AVX instructions were first implemented in Intel CPUs, replacing the old SSE instructions. Since then, they have become the standard SIMD instructions for x86 CPUs in their two variants, the 128-bit and the 256-bit, and are also adopted by AMD. On the other hand, if we talk about the AVX-512 instructions, the situation is different and they are only used in Intel CPUs.
What is a SIMD unit?
A SIMD unit is a type of execution unit that is intended to execute the same instruction to several data at the same time. So its accumulator register is longer than a traditional instruction, since it has to group the different data that has to operate with that same instruction.
SIMD units have traditionally been used to speed up so-called multimedia processes in which it is necessary to manipulate various data under the same instructions. The SIMD units allow to parallelize the execution of the program in these parts and to accelerate the execution time.
In every processor, in order to separate the SIMD execution units from the traditional ones, they have their own subset of instructions that is normally a mirror of the scalar instructions or with a single operand. Although there are cases that are not possible to do with a scalar unit and are exclusive to SIMD units.
The history of the AVX-512
The AVX instructions, Advanced Vector eXtensions, have been inside Intel processors for years, but the origin of the AVX-512 instructions is different from the rest. The reason? Its origin is the Intel Larrabee project, an attempt by Intel in the late 2000s to create a GPU that eventually became the Xeon Phi accelerators. A series of processors intended for high-performance computing that Intel released a few years ago.
The Xeon Phi / Larrabee architecture included a special version of the AVX instructions with a size in their accumulator register of 512 bits, which means that they can operate with up to 16 32-bit data. The reason for this amount has to do with the fact that the typical operations-per-texel ratio for a GPU is usually 16: 1. Let’s not forget that the AVX-512 instructions originate from the failed Larrabee project and were brought from there to the Xeon Phi.
To this day, the Xeon Phi no longer exist, the reason for this is that the same can be done through a traditional GPU for computing. This caused Intel to move these instructions to its main line of CPUs.
The gibberish that is AVX-512 instructions
The AVX-512 instructions are not a homogeneous block that is 100% implemented, but rather have various extensions that, depending on the type of processor, have been added or not. All CPUs are called AVX512F, but there are additional instructions that are not part of the original instruction set and that Intel has added over time.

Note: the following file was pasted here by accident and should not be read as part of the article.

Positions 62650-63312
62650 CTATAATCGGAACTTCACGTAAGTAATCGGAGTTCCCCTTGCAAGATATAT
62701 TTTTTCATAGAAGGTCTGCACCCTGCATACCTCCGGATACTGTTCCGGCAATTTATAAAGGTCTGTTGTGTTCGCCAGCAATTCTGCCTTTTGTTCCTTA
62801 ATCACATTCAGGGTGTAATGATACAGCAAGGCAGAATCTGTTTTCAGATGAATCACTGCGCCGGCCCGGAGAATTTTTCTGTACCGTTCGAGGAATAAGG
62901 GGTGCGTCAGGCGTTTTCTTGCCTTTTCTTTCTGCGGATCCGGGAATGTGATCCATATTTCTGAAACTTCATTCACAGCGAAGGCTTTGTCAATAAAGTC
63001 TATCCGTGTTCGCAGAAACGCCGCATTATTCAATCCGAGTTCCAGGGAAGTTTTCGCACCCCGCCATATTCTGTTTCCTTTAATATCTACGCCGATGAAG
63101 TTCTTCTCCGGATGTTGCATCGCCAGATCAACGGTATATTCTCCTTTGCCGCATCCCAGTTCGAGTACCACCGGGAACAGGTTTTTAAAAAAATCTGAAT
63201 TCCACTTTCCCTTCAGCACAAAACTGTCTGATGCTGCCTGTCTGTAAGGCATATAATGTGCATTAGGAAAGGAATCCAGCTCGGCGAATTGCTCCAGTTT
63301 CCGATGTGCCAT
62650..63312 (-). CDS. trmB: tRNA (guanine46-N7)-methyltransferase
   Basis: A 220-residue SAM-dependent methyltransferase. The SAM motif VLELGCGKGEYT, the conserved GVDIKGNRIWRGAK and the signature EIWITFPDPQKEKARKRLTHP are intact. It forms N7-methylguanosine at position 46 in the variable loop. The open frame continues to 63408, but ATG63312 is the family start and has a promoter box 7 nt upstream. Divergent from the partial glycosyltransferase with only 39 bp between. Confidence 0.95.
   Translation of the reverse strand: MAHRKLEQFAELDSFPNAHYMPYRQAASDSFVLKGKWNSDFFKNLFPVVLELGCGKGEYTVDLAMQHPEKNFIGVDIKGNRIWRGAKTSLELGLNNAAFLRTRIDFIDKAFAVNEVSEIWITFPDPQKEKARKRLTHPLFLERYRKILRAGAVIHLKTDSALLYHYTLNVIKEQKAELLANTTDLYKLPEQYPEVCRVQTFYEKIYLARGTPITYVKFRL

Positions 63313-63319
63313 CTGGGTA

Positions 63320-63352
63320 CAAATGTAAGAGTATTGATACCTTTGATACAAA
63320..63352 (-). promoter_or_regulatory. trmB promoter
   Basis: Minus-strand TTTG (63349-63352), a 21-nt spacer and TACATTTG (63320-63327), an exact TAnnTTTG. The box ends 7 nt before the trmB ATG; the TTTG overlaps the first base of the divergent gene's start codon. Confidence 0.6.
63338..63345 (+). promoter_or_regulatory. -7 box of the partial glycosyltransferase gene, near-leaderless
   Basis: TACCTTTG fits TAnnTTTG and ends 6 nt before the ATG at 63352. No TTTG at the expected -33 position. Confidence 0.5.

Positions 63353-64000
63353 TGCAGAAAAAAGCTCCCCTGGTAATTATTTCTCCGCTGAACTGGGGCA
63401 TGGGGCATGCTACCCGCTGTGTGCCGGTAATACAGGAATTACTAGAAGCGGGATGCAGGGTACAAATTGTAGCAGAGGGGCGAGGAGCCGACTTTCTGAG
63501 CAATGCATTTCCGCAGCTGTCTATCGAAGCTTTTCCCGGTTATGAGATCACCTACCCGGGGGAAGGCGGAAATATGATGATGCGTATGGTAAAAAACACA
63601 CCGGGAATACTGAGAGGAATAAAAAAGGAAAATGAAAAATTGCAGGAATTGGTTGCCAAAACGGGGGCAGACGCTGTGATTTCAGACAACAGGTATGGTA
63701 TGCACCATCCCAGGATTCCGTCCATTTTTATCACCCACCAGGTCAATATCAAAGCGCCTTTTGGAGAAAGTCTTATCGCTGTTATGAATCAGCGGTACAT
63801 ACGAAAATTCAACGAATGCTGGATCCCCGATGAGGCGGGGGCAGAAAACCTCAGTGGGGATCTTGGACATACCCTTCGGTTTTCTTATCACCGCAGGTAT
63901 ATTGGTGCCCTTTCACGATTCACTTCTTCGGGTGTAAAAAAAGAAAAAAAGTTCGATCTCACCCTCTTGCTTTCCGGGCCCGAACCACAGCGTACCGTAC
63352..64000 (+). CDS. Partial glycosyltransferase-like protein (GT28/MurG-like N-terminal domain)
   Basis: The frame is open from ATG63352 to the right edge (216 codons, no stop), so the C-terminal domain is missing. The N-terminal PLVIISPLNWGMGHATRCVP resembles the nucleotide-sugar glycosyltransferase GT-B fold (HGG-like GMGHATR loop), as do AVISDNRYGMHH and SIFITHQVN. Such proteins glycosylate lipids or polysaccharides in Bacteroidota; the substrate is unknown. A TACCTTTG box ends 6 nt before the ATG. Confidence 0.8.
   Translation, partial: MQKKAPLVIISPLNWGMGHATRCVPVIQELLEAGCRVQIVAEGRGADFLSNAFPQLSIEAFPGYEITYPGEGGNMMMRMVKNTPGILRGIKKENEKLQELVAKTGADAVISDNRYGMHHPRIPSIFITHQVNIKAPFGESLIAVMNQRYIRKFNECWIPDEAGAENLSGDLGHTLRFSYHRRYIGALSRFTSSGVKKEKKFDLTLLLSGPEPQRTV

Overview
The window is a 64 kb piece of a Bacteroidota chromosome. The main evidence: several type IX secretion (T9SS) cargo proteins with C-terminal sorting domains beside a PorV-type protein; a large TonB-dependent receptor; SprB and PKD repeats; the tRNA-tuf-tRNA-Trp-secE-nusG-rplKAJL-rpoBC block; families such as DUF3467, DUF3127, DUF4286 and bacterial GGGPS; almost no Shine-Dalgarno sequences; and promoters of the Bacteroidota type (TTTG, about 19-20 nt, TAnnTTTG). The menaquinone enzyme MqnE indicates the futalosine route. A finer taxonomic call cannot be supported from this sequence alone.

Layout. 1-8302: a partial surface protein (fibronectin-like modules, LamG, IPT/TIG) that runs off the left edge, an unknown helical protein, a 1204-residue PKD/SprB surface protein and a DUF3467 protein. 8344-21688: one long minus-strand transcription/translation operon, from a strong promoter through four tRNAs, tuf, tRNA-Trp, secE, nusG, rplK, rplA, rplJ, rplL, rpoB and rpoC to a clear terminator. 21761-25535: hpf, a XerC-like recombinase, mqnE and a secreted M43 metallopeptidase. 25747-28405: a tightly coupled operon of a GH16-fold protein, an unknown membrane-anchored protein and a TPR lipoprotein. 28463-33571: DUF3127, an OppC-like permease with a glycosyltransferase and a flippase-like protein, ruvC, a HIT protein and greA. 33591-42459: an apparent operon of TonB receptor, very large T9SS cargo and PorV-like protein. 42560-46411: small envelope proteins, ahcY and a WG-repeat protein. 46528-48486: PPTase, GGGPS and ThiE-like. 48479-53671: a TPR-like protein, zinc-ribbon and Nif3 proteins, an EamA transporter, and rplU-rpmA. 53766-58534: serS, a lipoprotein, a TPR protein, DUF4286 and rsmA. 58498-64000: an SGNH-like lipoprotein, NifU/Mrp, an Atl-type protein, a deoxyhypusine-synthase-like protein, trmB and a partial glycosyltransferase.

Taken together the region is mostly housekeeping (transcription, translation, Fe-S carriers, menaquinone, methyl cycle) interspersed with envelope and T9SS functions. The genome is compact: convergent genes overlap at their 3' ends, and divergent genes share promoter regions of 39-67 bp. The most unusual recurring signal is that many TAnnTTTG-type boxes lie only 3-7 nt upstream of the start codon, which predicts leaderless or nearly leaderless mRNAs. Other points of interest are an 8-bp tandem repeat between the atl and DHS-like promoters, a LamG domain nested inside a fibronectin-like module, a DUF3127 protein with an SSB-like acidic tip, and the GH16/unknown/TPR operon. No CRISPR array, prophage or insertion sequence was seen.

The AVX512 extensions are as follows:
- AVX-512-CD: Conflict Detection, allows loops to be vectorized and therefore vectorized. They were first added in Skylake-X or Skylake-SP.
- AVX-512-ER: Reciprocal and exponential instructions, which are designed for the implementation of transcendental operations. They were added in a Xeon Phi range called Knights Landing.
- AVX-512-PF: Another inclusion in Knights Landing, this time to increase the precautionary or prefetech capabilities of the instructions.
- AVX-512-BW: Byte-level (8-bit) and word-level (16-bit) instructions. This extension allows you to work with 8-bit and 16-bit data.
- AVX-512-DQ: Add new instructions with 32-bit and 64-bit data.
- AVX-512-VL: Allows AVX instructions to operate on XMM (128-bit) and YMM (256-bit) accumulator registers
- AVX-512-IFMA: Fused Multiply Add, which is colloquially an A * (B + C) instruction, with 52-bit integer precision.
- AVX-512-VBMI: Byte-level vector manipulation instructions, is an extension to the AVX-512-BW.
- AVX-512-VNNI: The Vector Neural Network Instructions are a series of instructions added to accelerate Deep Learning algorithms, used in applications related to artificial intelligence.
Why hasn’t AMD implemented it on their CPUs yet?
The reason for this is very simple, AMD is committed to the combined use of its CPU and GPU when it comes to accelerating certain types of applications. Let’s not forget the origin of the AVX-512 in a failed GPU from Intel and AMD thanks to their Radeon GPUs they don’t need the use of AVX-512 instructions.
That is why the AVX-512 instructions are exclusive to Intel processors, not for total exclusivity, but because AMD has no interest in using this type of instructions in its CPUs, since its intention is to sell its GPUs, especially the newly launched AMD Instinct high performance computing with CDNA architecture.
Do the AVX-512 instructions have a future?
Well, we do not know, it depends on the success of the Intel Xe, especially the Xe-HPC, which will give Intel a GPU architecture at the level of AMD and NVIDIA. This means a conflict between the Intel Xe and the AVX-512 instructions to solve the same problems.
The problem with the AVX-512 is that activating the part of the CPU that uses it ends up affecting the clock speed of the CPU, reducing it by about 25% in a program that uses these instructions for specific moments. In addition, its instructions are intended for high-performance computing and AI applications that are not important in what is a home CPU and the appearance of specialized units makes it a waste of transistors and space.
In reality, accelerators or domain-specific processors are slowly replacing SIMD units in CPUs, as they can do the same while taking up less space and with minuscule power consumption in comparison.